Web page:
Idea of a University, Preface ~ Card. Newman

Ireland 055In November 1851, John Henry Newman was appointed Rector of the future Catholic University of Ireland. In 1852 he prepared and delivered a series of lectures in Dublin which were completed by the end of November and collected in one volume, Discourses on the Scope and Nature of University Education: Addressed to the Catholics of Dublin. This was the first half of his The Idea of a University.

In the coming months we will summarize and briefly comment on some points of this master piece that continues to inspire educators and students alike. We will use the title of the complete work, The Idea of a University and begin with a portion of the Preface.

In the opening line Newman gives a principle view underlying the nine discourses: “That it is a place of teaching universal knowledge. This implies that its object is, on the one hand, intellectual, not moral; and, on the other, that it is the diffusion and extension of knowledge rather than the advancement. If its object were scientific and philosophical discovery, I do not see why a University should have students; if religious training, I do not see how it can be the seat of literature and science.”

Since he will explain this view throughout the lectures it will suffice here to note his thesis. He goes on to ask why the Vicar of Christ wishes that a Catholic university be established in Ireland. To this he replies: The Pope “rejoices in the widest and most philosophical systems of intellectual education, from an intimate conviction that Truth is his real ally, as it is his profession; and that Knowledge and Reason are sure ministers to Faith.” The direct object is not science, art, professional skill, literature, etc. It is the cultivation of the mind which requires the formation of intellectual habits.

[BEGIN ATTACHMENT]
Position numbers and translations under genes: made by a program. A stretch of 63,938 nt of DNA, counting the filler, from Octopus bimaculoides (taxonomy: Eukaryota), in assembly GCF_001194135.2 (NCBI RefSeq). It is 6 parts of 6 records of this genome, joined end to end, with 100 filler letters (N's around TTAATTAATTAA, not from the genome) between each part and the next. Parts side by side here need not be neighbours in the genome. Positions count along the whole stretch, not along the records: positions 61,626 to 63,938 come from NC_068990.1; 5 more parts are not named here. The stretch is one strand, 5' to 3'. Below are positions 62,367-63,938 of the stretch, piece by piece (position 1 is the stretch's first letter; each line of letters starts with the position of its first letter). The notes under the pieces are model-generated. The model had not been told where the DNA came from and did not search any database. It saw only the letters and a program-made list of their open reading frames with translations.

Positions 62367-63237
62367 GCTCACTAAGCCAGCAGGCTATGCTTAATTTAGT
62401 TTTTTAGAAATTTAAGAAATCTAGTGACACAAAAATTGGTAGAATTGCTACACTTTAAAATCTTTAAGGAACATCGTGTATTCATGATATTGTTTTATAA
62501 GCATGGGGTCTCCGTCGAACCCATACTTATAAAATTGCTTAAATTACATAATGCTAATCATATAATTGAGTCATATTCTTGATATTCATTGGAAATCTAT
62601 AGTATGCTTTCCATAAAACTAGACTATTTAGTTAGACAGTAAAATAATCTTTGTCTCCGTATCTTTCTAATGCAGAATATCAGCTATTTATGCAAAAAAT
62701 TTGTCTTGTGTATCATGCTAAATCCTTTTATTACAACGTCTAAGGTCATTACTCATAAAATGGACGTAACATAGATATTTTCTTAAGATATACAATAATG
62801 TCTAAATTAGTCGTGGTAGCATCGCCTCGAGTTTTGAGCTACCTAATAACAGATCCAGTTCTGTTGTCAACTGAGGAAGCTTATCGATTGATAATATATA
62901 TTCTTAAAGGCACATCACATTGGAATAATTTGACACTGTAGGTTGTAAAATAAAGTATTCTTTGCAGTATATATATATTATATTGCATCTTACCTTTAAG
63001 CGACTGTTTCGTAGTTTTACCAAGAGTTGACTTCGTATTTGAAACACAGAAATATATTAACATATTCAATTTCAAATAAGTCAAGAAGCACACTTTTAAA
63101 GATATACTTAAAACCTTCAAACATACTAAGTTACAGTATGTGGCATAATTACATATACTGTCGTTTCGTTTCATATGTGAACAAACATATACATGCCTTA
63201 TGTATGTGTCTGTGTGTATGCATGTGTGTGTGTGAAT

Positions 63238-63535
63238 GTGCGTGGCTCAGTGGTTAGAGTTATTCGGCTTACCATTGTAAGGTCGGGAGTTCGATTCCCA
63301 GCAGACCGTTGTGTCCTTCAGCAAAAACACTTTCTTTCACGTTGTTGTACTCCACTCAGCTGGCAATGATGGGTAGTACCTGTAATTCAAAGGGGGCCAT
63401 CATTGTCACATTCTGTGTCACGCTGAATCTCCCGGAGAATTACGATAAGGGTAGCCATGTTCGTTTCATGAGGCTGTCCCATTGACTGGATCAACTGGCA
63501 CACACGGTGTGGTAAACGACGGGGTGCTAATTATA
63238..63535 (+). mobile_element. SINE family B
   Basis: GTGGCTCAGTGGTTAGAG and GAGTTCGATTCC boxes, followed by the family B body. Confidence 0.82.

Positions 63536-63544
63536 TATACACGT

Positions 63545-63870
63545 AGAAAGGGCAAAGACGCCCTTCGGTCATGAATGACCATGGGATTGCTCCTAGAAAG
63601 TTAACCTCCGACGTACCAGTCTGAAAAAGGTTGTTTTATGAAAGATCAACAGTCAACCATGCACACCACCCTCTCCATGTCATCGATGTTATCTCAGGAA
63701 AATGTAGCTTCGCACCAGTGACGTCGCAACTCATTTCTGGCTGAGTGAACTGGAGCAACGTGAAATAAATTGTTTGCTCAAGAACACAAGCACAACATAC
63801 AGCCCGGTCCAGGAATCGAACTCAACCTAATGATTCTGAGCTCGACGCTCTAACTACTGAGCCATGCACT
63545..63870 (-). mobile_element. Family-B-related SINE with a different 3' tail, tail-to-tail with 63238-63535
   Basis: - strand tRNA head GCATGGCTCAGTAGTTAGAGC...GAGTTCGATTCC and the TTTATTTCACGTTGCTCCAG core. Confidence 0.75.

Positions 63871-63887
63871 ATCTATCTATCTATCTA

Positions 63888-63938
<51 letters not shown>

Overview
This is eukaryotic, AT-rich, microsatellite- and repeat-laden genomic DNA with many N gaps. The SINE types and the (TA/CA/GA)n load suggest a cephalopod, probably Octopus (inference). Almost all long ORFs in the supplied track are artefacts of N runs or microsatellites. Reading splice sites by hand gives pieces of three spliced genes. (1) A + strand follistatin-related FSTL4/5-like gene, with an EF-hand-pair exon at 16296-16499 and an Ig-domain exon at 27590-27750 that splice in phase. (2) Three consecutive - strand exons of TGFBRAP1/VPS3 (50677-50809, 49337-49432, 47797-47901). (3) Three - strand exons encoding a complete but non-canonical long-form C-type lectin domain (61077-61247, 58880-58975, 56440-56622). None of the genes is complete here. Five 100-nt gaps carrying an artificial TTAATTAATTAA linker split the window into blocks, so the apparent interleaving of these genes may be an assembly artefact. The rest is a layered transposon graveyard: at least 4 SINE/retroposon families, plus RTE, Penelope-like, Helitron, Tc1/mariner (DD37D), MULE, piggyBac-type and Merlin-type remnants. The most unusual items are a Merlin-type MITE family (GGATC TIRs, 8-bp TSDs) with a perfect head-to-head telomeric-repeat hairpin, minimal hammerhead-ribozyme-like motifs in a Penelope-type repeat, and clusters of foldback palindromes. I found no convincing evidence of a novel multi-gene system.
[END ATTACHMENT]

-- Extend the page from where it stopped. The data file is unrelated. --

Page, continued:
Newman conceived the university primarily as place to teach students not as a research center. He made a sharp distinction since there were some institutions dedicated to research in the England of his day as well as in France and Italy. These centers were literary and scientific Academies or Societies. He thought those who did research often required seclusion and quiet, and wished to avoid the lecture halls. Although he was correct in this observation universities in the 20th century became places where research was carried out in an increasing manner.

“Preface {ix} THE view taken of a University in these Discourses is the following:—That it is a place of teaching universal knowledge. This implies that its object is, on the one hand, intellectual, not moral; and, on the other, that it is the diffusion and extension of knowledge rather than the advancement. If its object were scientific and philosophical discovery, I do not see why a University should have students; if religious training, I do not see how it can be the seat of literature and science.